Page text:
No matter how great Tokyo is, we sometimes forget that one of the most beautiful cities in the world is within easy reach. Kyoto may be filled with gorgeous temples and shrines, but there’s also a local culture that’s well worth a peek. Avoid the swarms of tourists and experience Kyoto like a local by hitting those spots in the old capital. Don’t forget to rent a bicycle—it’s the best way to navigate Kyoto!
By Vivian Morelli
This charming cafe, located near Heian Shrine, is the place to go if you want time to stop for a few hours. Located in a traditional machiya (one of those old wooden townhouses), there are only a few tables in a tatami room, and if you’re lucky, the cat will be sleeping next to the heater. The friendly Canadian owner and her Japanese chef husband have an incredible menu of heavenly organic chocolates and green tea, as well as healthy lunch sets. By far our favorite discovery in Kyoto, and nothing beats to big brown dog welcoming guests in the entrance. Address: 76-15, Tenno-cho, Okazaki, Kyoto
The perfect spot to spend a quiet evening sipping on some rice brews. Even if you’re not an expert connoisseur of the different kinds of nihonshu, Yoram—the Israeli owner of the shop—will serve you according to your taste. Just tell him what you generally like—whether it’s fruity, dry, or heavy—and your tastebuds won’t be disappointed. The bar carries an impressive range of aged and unique sake, along with a selection of nibbles. We recommend the tasting set of three (¥1,200). Address: Located on Nijo-dori, east of Karasuma (map here).
In between temple visits and cycling about, treat yourself to some rest and reading at this library-like coffeehouse. Hidden behind a façade of huge banana leaves, the stylish interior hosts a variety of designer furnishings, two stories of books and magazines for your browsing pleasure, and an extensive menu. Their cappuccinos are some of the tastiest around (try the cinnamon flavor), and they even have an in-house bakery. Address: 650 Seimeicho, Nakagyo, Kyoto.
Not only does it have a giant Tengu greeting you at the foot of the mountain, but the scenic view is exceptional. Ditch the cable car and hike all the way to the top of Kurama—the whole hike takes about two hours. Mount Kurama is considered the birthplace of spiritual practice reiki, as well as the home of Sojobo, also known as the King of Tengu. To get there, get off at Kurama station on the Eizan Electric Railway, and make sure you take a stroll in the historic town of Kibune post-hike.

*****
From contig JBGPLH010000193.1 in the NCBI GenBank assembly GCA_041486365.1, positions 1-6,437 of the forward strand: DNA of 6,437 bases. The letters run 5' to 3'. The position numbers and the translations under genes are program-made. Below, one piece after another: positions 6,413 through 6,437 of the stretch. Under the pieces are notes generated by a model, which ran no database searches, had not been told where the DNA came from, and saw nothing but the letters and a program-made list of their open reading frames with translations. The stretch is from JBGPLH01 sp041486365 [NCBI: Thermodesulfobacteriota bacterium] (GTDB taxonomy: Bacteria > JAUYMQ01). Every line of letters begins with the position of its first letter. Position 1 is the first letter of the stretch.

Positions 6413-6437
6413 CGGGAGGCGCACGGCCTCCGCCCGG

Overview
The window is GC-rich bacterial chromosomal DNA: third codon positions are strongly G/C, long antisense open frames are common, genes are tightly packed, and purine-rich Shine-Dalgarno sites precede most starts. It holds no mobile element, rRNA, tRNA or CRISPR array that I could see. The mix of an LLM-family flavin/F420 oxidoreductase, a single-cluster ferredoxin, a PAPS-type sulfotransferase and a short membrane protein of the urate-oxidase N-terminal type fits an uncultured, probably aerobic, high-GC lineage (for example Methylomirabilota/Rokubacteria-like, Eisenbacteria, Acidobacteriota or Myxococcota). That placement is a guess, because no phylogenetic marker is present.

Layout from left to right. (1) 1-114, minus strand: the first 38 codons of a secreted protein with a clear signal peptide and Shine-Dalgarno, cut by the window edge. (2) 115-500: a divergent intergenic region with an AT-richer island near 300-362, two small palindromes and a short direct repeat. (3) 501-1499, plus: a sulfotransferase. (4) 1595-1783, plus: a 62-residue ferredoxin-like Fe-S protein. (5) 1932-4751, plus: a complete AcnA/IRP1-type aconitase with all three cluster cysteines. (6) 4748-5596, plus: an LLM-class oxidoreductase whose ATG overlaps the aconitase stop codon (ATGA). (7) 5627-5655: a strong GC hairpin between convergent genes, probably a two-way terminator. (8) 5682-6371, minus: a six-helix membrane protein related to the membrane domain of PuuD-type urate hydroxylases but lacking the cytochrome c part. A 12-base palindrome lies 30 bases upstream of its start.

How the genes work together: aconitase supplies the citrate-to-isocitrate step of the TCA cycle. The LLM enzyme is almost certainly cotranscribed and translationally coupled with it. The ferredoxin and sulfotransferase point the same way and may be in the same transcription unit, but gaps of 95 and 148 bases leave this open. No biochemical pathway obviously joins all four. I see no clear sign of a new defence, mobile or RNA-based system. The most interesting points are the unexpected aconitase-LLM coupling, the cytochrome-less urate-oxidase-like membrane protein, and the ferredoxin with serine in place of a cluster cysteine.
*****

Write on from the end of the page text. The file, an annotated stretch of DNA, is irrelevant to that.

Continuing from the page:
This museum’s design was inspired by the traditional Kyoto machiya, in a fusion of traditional and modern. The three floors host treasures of all eras of Japanese art, ranging from the Yayoi period to the Edo period. Hosomi Museum presents seasonal exhibits, and its convenient location (right next to the Heian Shrine) makes it a convenient spot to quickly escape the crowds. Address: 6-3 Okazaki, Kyoto
This is probably some of the best soba you’ll ever taste in your life- no wonder the Imperial family visits the shop when they travel to Kyoto. It’s also the oldest noodle shop in the city, as it’s been around since 1465. It was originally a confectionary shop, and although it has expanded to noodles, you can still taste the sweet treats. We highly recommend the seiro soba, with a side of vegetable tempura. Address: 322 Kurumayacho-Nijo, Nakagyo, Kyoto.
Main image: Norio.NAKAYAMA/Flickr